Conflict or Cooperation: How should India respond to the rise of China?

By Capt. U. S. Gogate & Eshan Arya

Indian PM N. Modi / Photo Wikipedia

India needs a two-pronged approach in response to China’s rise as a major world power. This includes both an external short-term and an internal long-term agenda. The external short-term approach is to change its current projection of India-Japan and USA relations as a threat to China. The internal long-term approach is to improve its own economy.

What is troubling China?

The Chinese refer to the era between the First Opium War of 1839 and the end of World War 2 as the “century of humiliation”. It began when Britain forced China to open its markets to Indian-grown opium. During this period, China lost wars to Britain, France, and Japan. Under the rule of president Xi Jinping, China believes it is back on track to reclaim its rightful position as a world leader. It does not intend to allow foreign powers to humiliate it again.

How Has China developed militarily?

China has been building up artificial islands in the South China Sea, and placing runways, anti-aircraft missiles and land-to-ship missiles on them. China is not able to decide who it will allow through the Straits of Malacca, but might be able to do so in the future. China has promoted its “One Belt One Road” (OBOR) initiative, which aims to build road and rail links from East Asia to Europe.

How has India responded?

India feels that the Chinese navy is surrounding it by its inroads in the Bay of Bengal and the Indian Ocean. India has replied by modernising its base on the Nicobar Islands, about 1,000 km northwest of the Straits of Malacca. India has promoted its ‘Sagar Mala’ project, which aims to improve all Indian ports to world standards. It has also promoted Japan’s “Freedom-Corridor” project to connect Asia and Africa with high quality infrastructure. India’s Union Transport and Shipping Minister Nitin Gadkari says, “The Sagar Mala project will lead to the creation of at least 12 smart cities and has the potential to raise India’s GDP by two per cent”. The routes of the OBOR, Sagar Mala and Freedom-Corridor projects are likely to clash at some point. This clash could be over common strategic routes such as the Straits of Malacca, and the disputed islands in the South China Sea.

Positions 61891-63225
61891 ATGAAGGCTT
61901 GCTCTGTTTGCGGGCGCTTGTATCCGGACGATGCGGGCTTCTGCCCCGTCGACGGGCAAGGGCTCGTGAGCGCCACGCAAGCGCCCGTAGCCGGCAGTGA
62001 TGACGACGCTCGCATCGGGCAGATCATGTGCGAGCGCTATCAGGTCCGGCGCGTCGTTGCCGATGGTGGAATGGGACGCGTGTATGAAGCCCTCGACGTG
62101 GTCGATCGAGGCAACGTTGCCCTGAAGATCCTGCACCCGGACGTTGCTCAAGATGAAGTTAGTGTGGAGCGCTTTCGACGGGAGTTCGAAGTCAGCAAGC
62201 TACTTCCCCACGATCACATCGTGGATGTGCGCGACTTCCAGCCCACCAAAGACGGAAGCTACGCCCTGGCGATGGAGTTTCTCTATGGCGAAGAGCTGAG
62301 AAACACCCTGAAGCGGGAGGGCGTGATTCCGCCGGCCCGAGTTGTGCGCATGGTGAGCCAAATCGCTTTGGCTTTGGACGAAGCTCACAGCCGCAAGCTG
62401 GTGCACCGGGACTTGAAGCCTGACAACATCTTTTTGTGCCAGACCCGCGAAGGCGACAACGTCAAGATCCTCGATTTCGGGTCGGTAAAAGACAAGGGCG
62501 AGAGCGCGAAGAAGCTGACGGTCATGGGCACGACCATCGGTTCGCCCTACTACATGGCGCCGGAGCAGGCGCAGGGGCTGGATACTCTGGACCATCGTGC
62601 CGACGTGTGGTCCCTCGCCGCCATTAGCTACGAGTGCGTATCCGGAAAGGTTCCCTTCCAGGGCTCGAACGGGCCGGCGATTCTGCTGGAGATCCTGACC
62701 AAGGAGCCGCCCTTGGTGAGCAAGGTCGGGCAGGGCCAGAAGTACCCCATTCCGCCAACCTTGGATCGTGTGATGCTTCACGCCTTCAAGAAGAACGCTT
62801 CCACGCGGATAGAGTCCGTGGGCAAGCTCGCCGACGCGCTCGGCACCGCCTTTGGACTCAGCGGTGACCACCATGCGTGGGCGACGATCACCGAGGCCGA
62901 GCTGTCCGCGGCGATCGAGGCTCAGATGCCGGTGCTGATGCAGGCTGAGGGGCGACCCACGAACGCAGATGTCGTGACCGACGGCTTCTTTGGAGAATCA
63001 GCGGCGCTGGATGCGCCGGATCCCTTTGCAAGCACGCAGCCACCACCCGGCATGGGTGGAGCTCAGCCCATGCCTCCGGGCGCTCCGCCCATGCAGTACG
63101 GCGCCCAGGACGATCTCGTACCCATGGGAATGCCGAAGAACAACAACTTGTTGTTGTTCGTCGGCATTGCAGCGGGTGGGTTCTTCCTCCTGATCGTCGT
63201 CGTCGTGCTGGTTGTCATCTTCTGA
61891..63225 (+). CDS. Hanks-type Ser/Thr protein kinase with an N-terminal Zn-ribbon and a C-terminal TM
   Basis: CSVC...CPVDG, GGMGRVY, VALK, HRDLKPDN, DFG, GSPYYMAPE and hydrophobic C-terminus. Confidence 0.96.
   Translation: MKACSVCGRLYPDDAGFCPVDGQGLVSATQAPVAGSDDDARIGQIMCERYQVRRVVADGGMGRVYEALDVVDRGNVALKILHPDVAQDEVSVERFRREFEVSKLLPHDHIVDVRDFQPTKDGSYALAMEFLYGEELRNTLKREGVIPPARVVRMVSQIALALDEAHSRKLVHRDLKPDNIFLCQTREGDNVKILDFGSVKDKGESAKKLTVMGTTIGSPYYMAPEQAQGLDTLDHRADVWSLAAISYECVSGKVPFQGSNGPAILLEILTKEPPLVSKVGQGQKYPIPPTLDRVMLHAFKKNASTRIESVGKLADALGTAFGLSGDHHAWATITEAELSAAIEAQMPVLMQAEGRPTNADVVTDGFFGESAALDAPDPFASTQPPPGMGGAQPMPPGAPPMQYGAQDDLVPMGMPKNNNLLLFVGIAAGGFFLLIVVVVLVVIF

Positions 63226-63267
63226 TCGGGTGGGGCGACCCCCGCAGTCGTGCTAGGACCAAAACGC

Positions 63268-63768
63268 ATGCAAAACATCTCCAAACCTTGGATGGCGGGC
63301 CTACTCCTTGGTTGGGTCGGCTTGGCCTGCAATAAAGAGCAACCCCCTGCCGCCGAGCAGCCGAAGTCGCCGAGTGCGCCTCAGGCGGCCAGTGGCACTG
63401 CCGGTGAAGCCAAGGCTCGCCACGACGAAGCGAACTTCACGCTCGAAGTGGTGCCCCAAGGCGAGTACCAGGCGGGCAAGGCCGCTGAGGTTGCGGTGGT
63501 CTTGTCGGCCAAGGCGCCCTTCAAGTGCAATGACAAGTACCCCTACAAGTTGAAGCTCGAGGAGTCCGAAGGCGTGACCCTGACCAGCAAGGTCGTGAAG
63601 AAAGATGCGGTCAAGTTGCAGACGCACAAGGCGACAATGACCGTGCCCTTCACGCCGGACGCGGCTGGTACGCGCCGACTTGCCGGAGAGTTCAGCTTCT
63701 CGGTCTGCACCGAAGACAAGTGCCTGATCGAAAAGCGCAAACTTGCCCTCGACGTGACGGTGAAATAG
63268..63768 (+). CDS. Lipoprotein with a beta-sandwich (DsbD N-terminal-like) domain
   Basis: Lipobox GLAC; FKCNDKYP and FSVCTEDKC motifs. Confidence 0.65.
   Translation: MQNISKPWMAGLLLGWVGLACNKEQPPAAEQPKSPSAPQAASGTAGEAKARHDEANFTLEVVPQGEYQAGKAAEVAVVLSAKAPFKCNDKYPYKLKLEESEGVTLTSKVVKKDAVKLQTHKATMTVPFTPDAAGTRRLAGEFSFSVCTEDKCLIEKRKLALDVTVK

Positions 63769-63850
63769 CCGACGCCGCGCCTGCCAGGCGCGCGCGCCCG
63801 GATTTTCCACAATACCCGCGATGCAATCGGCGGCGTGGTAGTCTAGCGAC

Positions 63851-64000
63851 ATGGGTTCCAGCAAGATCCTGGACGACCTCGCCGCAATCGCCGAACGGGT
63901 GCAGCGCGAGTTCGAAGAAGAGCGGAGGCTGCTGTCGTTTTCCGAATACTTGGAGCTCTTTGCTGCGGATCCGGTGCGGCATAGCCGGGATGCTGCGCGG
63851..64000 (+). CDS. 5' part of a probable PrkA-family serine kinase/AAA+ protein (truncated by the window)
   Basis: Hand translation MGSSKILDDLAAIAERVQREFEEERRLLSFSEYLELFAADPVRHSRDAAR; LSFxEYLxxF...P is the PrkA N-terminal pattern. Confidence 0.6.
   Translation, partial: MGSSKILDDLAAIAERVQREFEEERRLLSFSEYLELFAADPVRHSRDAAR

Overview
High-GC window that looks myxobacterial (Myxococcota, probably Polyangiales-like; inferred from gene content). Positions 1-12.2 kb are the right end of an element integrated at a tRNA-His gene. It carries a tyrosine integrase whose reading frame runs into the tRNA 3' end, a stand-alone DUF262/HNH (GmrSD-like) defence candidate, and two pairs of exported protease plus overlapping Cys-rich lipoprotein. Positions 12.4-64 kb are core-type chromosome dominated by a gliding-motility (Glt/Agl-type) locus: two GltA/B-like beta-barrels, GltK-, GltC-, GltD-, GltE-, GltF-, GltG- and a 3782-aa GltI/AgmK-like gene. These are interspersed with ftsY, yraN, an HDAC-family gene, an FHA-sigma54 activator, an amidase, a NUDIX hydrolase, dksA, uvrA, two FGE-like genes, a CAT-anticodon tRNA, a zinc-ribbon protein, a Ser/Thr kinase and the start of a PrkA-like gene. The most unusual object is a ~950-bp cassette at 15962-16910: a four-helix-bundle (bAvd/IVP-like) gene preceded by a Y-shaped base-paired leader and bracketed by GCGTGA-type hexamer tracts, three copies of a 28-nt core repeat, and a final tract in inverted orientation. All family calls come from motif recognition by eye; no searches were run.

How did India react to one belt one road and China’s new military strength?

India has turned down China’s invitation to join the Chinese multi-billion dollar OBOR programme.  India has blamed the project for making smaller countries financially burdened.  India further blamed the OBOR as a violation of the Indian sovereignty as some rail and road lines would cross disputed territory.

In doing so, India has missed an opportunity to build mutual trust with China.  Instead, there was a rise in border tensions and a serious high-tension military standoff between the two nuclear powers.  This standoff lasted three months from June 2017, where the borders of India, China and Bhutan meet.  In addition, China has been building up links with Pakistan.  Many Indians see this as a major hindrance in having good relations with China. They Blame Pakistan for some terrorist attacks inside India.

India’s democratic constitution needs its politicians to face the voters every five years.  This has shaped India’s reaction to the rise of China.  Indian politicians want to get re-elected.

To do so, they avoid saying anything suggesting trust towards China.  India has viewed China as a threat to its national sovereignty since the 1962 Indo-China war.  In this war, India lost large portions of land to China in the Himalayan sectors.  China continues to have border issues with India including over several rivers. .  India feels threatened by China’s new 99-year lease of the Hambantota port in Sri Lanka  China is also developing ports in Gwadar in Pakistan, and Chittagong in Bangladesh.  India also feels threatened by the Chinese naval inroads in the Bay of Bengal and Indian Ocean areas.